Dear Maxine,

    Very good post. I enjoyed it. I am going to put it on my reading list for introductory economics this semester. It will go well with the discussion in our text by Frank and Bernanke of what is left out of GDP.

    Bernanke recently gave a commencement speech that is surprisingly intelligible on a related issue. It can be read at:

    Economists have long noted the inadequacy of GDP. What has always stymied any further discussion within the profession is the question of whether, or not, there is any better alternative? Do you think there is and, if so, what is it?

    I happened upon your blog some time ago and want to thank you for your insightful articles, especially as a 'girl economist'
    While not an economics by degree (I am an urban planner, specializing in demographics and mapping), I appreciate you ability to analyze and discuss economics beyond the GDP and 'growth.' I'll continue to read your work and hope to incorporate some of the concepts in my own analysis of demographics (which I see as economics with people first).
    Keep up the great work!

    Societies enrich themselves fabulously when they eliminate the expenses and tediousness of child-raising altogether, and they get a few decades of good living out of it. All available time becomes carefully channeled into monetized endeavors, and the only immediate consequence is that millions of people are spared the burdens of existence.

    This is a feature, not a bug.

    However, some women don't go along with this program so wholeheartedly, and the whole class is punished as a result.

    So far so good, but now what? Your article gets all weird at the end when you inveigh against those that fear the effects of unlimited deficit-spending and savings-dilution that have been so popular the past few years.

    Are you saying that the country and the economy will be okay with debt over 100% of GDP so long as there's finally some wage equality and a comprehensive safety net? That one problem will cancel out the other?

    also re leonhardt: Does the Labor Market Punish M(O)thers?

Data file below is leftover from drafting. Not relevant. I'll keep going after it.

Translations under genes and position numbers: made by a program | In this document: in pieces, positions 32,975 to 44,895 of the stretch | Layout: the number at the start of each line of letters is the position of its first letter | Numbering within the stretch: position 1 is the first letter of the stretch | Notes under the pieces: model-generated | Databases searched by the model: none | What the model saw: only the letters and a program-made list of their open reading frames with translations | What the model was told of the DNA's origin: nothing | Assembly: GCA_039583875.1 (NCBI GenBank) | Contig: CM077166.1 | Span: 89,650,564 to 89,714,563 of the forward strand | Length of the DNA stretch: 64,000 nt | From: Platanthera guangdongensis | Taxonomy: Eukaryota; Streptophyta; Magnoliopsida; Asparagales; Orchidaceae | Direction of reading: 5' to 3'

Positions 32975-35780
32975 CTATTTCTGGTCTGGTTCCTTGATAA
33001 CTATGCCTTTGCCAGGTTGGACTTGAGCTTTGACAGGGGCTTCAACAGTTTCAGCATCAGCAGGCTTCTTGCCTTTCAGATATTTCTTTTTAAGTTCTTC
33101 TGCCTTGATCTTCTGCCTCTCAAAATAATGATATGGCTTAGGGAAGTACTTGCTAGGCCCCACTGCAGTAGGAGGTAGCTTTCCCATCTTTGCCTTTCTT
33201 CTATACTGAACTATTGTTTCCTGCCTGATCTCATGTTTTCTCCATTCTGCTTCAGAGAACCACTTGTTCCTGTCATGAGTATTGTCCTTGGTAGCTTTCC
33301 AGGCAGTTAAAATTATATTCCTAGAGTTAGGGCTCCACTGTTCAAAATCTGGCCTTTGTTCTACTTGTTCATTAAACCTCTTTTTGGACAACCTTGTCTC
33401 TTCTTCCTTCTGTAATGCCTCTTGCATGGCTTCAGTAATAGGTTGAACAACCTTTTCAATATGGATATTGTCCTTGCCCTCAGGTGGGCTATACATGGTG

Mike, I'm glad the blog will be useful for a class. I think there is or soon will be a better alternative, particularly now that we seem to be more actively seeking one. I hope that the work by Stiglitz, Sen, Fittousi and the commission that I cite above will move us closer to it. BTW, I noticed that the link I provided above to their report was faulty and have corrected it. I'm providing it here as well: That you are teaching your class to think about limitations of and alternatives to GDP as a measure of wealth and well-being is a giant step in the right direction.


    Very nicely put. I came across the same critique of using the "market" as a measure of well-being in Joan Robinson's book Economic Philosophy (1962).

    The OECD and national statistics bodies usually put the non-market share of national production at around 30-40% of the total, and the Australian economist Butlin noted that shares in total production in Australia were pretty much constant thirds between market, government and non-market over a long period. I suspect that, if you took "non-market" to cover most government, almost all household, most not-for-profit and a dood deal of internal corporate activity, markets would struggle to cover a even a third in any economy.

    Surely this raises a question for economics - if markets are the optimal way to organise production and exchange, how come they are never used to organise more than they do?

    The source article was rock solid. Your analysis and observations are quite sensible.

    Which is usally not the case in these arguments.

    If breeding didn't have a cost, population growth would be far higher than it is.

    Which is usually considered a bad thing.

    "To which I reply, "Well....that's one way of looking at it and you'll do very well in your graduate studies in economics.""

    Aha... so THAT'S (partially) why I did not do weel in my graduate studies in economics!